To investigate the mechanism whereby well shut-ins and surfactant additivities can increase hydrocarbon output after hydraulic fracturing, in this paper, we simulated well shut-ins with one end open (OEO) rock samples and performed a serious of imbibition experiments with different surfactant additivities based on contact angle (CA) and interfacial tension (IFT) measurements. Scanning electron microscope (SEM) and nuclear magnetic resonance (NMR) methods were also been adopted in the detection before and after shut-ins. The results demonstrated that cationic surfactants result in better improving oil recovery (IOR) performance due to their high wettability alteration ability on vertical fracture faces, while different kinds of surfactants have a similar ability in lowering IFT. As for shut-ins duration, the NMR transverse relaxation time (T2) spectrum move towards the left side, indicating that aqueous phases migrate to smaller pores spaces and deeper distances. Aqueous migration during the shut-ins period can remove near-fracture trapped water, while surfactant additivities can accelerate and enhance this process, and these two points are the most direct reasons for the observed hydrocarbon output increases.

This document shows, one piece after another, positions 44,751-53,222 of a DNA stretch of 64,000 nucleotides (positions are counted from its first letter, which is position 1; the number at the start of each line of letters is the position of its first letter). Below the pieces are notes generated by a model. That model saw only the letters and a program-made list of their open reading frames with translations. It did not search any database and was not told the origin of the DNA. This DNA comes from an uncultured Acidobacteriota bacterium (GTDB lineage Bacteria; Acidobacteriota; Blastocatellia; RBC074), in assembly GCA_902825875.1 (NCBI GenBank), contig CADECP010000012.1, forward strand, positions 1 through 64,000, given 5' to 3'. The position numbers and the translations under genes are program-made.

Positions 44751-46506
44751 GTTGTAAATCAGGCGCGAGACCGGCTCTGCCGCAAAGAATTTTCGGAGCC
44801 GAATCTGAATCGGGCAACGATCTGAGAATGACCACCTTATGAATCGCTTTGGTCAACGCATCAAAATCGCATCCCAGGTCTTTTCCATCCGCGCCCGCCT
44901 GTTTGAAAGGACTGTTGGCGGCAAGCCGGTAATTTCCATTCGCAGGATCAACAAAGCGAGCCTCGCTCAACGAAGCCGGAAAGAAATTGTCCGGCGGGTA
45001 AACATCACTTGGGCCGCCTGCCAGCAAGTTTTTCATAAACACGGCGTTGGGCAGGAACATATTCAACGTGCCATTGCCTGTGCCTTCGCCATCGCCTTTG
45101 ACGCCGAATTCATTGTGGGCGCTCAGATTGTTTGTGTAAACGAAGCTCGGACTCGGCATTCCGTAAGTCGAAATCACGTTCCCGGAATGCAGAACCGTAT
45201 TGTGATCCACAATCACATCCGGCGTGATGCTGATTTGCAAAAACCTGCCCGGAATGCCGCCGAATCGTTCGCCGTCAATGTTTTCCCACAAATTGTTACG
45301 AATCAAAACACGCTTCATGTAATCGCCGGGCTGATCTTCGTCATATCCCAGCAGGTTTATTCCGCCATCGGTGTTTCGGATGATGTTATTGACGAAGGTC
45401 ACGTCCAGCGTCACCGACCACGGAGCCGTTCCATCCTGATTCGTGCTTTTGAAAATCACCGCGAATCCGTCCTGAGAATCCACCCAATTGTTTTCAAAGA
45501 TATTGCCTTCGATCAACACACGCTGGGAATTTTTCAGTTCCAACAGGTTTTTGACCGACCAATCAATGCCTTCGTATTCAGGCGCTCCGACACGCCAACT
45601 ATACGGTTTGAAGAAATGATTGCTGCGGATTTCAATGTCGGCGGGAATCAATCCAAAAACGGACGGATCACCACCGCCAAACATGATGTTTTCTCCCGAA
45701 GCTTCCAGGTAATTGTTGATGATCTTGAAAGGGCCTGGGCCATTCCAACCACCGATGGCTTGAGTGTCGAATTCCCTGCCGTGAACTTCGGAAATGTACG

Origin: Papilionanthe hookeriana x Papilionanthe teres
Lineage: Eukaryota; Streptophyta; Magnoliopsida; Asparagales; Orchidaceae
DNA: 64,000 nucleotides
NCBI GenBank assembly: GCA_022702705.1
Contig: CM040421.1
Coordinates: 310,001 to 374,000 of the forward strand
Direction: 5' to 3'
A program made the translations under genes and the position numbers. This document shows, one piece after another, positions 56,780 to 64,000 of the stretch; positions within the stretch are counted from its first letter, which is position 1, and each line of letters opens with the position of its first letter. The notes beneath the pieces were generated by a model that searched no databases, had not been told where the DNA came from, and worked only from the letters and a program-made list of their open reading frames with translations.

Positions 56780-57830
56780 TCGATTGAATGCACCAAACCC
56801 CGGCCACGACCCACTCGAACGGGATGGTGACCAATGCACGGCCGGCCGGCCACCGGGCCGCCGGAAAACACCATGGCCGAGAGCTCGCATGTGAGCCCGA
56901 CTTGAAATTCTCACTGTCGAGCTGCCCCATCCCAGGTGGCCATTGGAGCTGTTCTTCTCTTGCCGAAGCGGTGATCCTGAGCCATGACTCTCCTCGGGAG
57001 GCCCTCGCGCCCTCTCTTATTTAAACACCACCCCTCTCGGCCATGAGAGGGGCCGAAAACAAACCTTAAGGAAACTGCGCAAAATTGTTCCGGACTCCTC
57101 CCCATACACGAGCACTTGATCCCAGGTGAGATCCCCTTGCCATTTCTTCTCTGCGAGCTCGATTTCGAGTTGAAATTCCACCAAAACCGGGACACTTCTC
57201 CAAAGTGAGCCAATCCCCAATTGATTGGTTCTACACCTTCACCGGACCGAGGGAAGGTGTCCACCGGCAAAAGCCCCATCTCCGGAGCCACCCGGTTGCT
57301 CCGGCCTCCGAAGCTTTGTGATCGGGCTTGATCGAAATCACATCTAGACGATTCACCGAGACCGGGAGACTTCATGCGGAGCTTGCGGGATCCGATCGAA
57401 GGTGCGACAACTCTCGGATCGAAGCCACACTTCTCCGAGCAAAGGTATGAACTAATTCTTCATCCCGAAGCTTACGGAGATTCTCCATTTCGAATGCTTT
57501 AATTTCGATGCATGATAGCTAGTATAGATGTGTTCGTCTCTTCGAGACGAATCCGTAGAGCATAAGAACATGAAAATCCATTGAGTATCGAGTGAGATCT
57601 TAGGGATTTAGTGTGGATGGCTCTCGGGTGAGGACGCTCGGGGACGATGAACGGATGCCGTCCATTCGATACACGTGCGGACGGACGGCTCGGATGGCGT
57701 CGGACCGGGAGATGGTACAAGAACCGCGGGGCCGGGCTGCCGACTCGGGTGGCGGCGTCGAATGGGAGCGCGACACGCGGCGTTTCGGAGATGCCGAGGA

All Science Journal Classification (ASJC) codes
- Renewable Energy, Sustainability and the Environment
- Energy Engineering and Power Technology
- Energy (miscellaneous)
- Control and Optimization
- Electrical and Electronic Engineering